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According to the leading Asia news outlet Nikkei Asian Review, several major industrial countries have joined forces to create a new infrastructure that collects and share personal information of users who are associated with crypto transactions. The aim is to prevent the illicit activities of money laundering and financing terrorism via crypto.
The said worldwide crypto system will be designed and developed by the Financial Action Task Force (FATF), an international organization comprising more than 30 member countries and economies under the sponsorship of the G20, which has already recommended more strict regulation on the cryptocurrency market. The organization is supposed to create a blueprint of the crypto system by 2020 and will implement it in the upcoming years. According to the crypto news report, the newly developed system will be managed by firms from the private sector.
Many countries haven’t formed any regulatory framework for cryptocurrencies yet and it is believed that the proposal of developing a new system may speed up as international cooperation is getting tighter. Around 15 countries are planning to implement the new legal measures regarding digital assets.
Japan was the first nation to introduce the regulatory framework for cryptocurrencies and related businesses in 2017 by making crypto exchanges required to register with the financial regulatory body of the country. The Japanese government is also set to establish a SWIFT-like system for cryptocurrency transactions. However, as cryptocurrencies are being unregulated in many countries all over the world, it is quite challenging task to create uniform international rules across the globe.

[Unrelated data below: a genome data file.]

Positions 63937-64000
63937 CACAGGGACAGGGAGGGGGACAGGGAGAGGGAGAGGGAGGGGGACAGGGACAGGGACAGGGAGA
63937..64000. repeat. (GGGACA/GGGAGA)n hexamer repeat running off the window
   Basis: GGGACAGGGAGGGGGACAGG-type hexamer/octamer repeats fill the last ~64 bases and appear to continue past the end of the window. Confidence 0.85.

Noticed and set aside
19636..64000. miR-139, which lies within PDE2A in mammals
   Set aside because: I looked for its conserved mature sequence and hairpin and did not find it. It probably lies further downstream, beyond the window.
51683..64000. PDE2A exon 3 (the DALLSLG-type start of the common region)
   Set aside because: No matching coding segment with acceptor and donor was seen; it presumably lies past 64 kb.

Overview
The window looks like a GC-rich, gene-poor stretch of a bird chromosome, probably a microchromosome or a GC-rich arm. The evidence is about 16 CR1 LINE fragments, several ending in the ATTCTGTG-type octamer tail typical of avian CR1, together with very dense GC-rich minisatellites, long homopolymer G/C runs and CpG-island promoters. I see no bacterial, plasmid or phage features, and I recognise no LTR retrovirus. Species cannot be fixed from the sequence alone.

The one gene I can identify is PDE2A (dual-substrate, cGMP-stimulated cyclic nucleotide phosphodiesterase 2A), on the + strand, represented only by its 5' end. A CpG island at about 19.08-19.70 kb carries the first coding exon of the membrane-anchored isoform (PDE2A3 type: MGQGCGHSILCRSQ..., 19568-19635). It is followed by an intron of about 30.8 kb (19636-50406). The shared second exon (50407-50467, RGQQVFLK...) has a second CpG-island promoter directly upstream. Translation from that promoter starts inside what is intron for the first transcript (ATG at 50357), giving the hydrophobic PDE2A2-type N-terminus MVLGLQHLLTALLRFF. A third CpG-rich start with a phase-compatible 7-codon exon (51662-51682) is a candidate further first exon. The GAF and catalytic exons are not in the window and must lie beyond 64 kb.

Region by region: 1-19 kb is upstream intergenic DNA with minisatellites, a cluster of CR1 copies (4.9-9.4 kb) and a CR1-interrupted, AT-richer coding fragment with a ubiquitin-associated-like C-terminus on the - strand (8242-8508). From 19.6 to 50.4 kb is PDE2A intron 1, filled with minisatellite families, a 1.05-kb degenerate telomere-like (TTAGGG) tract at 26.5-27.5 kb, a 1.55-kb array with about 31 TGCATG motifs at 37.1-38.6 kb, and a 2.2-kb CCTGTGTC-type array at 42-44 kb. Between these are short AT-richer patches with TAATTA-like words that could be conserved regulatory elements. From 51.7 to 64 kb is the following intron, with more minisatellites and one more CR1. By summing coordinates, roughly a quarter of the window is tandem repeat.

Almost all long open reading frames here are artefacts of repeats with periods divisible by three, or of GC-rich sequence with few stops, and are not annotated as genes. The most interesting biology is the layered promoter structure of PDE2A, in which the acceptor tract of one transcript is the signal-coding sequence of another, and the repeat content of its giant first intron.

In the recent meeting of G20 countries held in June in Japan, finance ministers and central bank governors have agreed to introduce new crypto regulations and legal measurements and start working towards introducing licensing and registration systems for cryptocurrency exchange operators. Furthermore, they agreed to work on eliminating vulnerabilities in the system that allows illicit activities funded by cryptocurrencies.
Sacrificing Privacy to Stop Crime Funded by Crypto
Governments of different counties are adopting different policies for cryptocurrencies and related businesses. Some of them have banned cryptocurrencies; yet, many did adopt blockchain technology while others have fully welcomed cryptocurrencies. Other countries acknowledge cryptocurrencies as legal, but with predefined terms and conditions. In other words, they have created a strict regulatory framework for digital currencies that sacrifices some of the user privacy in order to prevent criminal acts.
Its been well known that cryptocurrencies have long been associated with illegal activities such as money laundering, financing terrorism, buying drugs and other illicit substances from the dark web. To stop these illegal activities, the 15 different governments are planning to develop new infrastructure for cryptocurrencies that shares personal data of users who are associated with cryptocurrency transactions.
Gathering imperative information of users who execute cryptocurrency transactions will help regulators to track where the money is going, even on the expanse of privacy.